Young people get a lot of information through social media, mainly platforms like TikTok and Instagram. In these universes, misinformation and editorial commentary abound. While the conflict in Ukraine is causing a lot of concern among young and old alike, here are some sources of information within their reach that you can invite them to consult, even on TikTok!
Of course, on all platforms, Radio-Canada remains an essential source of information, whether on conventional television, on Tou.tv or on the Web. For example, the team of Decryptors is constantly working to flush out false information. It may be a good idea to subscribe to their newsletter. Rad, Radio-Canada's journalism lab, has not yet published anything on the conflict, but we can assume that it will soon (update March 1: it's done! Why Russia invaded Ukraine?). The team dedicated to Radio-Canada's youth news, MAJ, has already published some interesting capsules such as What's going on between Russia and Ukraine? and Russia attacks Ukraine.
In addition, the independent Quebec journalist Camille Lopez has also made the search for false information her specialty. She is very active on his Twitter account. See for example his article published on the Noovo account which warns against false information circulating on TikTok.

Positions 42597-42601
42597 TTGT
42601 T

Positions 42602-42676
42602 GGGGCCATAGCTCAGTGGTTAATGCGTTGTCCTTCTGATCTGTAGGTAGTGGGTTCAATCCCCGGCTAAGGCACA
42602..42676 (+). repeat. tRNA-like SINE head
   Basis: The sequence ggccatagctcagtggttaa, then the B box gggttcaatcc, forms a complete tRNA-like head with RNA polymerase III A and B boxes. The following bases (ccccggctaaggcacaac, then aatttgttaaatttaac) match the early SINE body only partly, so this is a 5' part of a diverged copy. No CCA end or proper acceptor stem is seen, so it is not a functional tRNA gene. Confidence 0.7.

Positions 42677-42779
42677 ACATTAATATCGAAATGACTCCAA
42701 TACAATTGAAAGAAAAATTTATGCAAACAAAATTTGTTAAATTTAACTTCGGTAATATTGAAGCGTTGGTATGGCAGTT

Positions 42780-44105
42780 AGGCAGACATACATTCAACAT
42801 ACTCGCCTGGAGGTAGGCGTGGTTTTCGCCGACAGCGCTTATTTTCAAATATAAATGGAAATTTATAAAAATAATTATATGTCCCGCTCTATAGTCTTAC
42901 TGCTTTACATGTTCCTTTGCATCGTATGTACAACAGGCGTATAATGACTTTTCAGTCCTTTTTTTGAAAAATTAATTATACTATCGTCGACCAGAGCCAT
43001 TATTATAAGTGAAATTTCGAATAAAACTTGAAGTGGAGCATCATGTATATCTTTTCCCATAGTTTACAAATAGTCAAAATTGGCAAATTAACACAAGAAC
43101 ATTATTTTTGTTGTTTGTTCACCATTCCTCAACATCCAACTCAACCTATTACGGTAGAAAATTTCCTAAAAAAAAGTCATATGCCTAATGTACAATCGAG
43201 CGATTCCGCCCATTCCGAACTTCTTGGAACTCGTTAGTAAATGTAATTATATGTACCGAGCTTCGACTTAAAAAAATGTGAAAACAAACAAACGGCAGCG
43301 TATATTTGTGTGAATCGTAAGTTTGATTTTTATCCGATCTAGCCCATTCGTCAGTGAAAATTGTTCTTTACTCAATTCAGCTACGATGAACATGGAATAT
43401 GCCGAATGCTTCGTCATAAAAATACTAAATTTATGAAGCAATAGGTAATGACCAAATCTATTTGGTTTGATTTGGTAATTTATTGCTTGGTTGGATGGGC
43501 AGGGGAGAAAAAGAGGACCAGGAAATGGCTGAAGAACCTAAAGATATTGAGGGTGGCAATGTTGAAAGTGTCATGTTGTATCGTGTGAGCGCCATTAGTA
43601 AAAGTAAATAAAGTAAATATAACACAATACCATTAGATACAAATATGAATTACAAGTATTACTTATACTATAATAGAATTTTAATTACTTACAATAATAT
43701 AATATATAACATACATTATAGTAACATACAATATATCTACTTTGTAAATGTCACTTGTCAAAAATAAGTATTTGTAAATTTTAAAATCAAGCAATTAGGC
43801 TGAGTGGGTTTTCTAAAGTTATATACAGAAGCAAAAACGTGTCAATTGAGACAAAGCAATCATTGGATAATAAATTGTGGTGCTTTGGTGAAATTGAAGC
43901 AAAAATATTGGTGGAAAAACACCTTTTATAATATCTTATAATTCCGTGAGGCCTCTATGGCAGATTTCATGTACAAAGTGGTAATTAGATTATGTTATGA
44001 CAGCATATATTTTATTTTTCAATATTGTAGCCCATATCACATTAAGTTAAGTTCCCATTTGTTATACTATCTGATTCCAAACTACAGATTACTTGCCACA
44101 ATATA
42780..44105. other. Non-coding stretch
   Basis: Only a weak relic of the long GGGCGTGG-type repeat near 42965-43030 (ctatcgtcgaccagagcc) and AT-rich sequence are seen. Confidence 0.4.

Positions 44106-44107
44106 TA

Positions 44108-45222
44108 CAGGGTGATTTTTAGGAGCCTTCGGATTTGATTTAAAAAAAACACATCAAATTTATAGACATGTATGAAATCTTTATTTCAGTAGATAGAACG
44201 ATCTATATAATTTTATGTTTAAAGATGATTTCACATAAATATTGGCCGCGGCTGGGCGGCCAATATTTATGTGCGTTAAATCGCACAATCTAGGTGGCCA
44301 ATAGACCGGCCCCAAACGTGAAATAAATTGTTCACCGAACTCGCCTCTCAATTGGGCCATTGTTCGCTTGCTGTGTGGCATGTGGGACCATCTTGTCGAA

On Twitter, you can also follow the independent journalist Alexandre Gagne which offers live coverage from the multiple news sources it tracks.
As adults, we can encourage young people to consult credible and recognized sources. But the fact remains that they are already hyperconnected on certain platforms and that they will not change their habits so easily. So might as well try to find reliable sources of information that will reach them where they are. By adding a few reliable accounts to their followers, on TikTok for example, they will be able to see more accurate information.
Thanks to Mathieu Mercier, social universe teacher at Rivière-du-Loup high school for the references.
The French daily newspaper Le Monde is recognized as a source of reference information all over the planet.
Hugo Travers, a Franco-British journalist, has made it his mission to make the news accessible to everyone. It offers concise and verified summaries. present on TikTok, Instagram, Twitter, Twitch and Youtube.
Maj is Radio-Canada's youth news project. It presents the information in an accessible way for young people. Present on several platforms as well.
Other French media to follow on TikTok:
As a bonus!
Two resources to use in class with your students:
SCOOP! Teaching with news and digital
The École branchée team offers educational activity guides that help develop students' information literacy and digital skills, such as this one: What is going on in Ukraine?. A host of references and ideas for activities to do in class are offered.
Finally, it is important to remind young people that there is no point in being constantly connected to the news. Yes, you have to get informed, but in small doses so that it does not become anxiety-provoking. In the current context, it is wise for adults to take the time to discuss with children what information they have seen, what they think about it and how they feel.
Other links to help you tackle this delicate subject
- Talking to children about the war, or how to “reassure without going into details”
- The conflict between Russia and Ukraine explained to children
- Some tips to avoid spreading misinformation about the war
In closing, in a school in Old Quebec…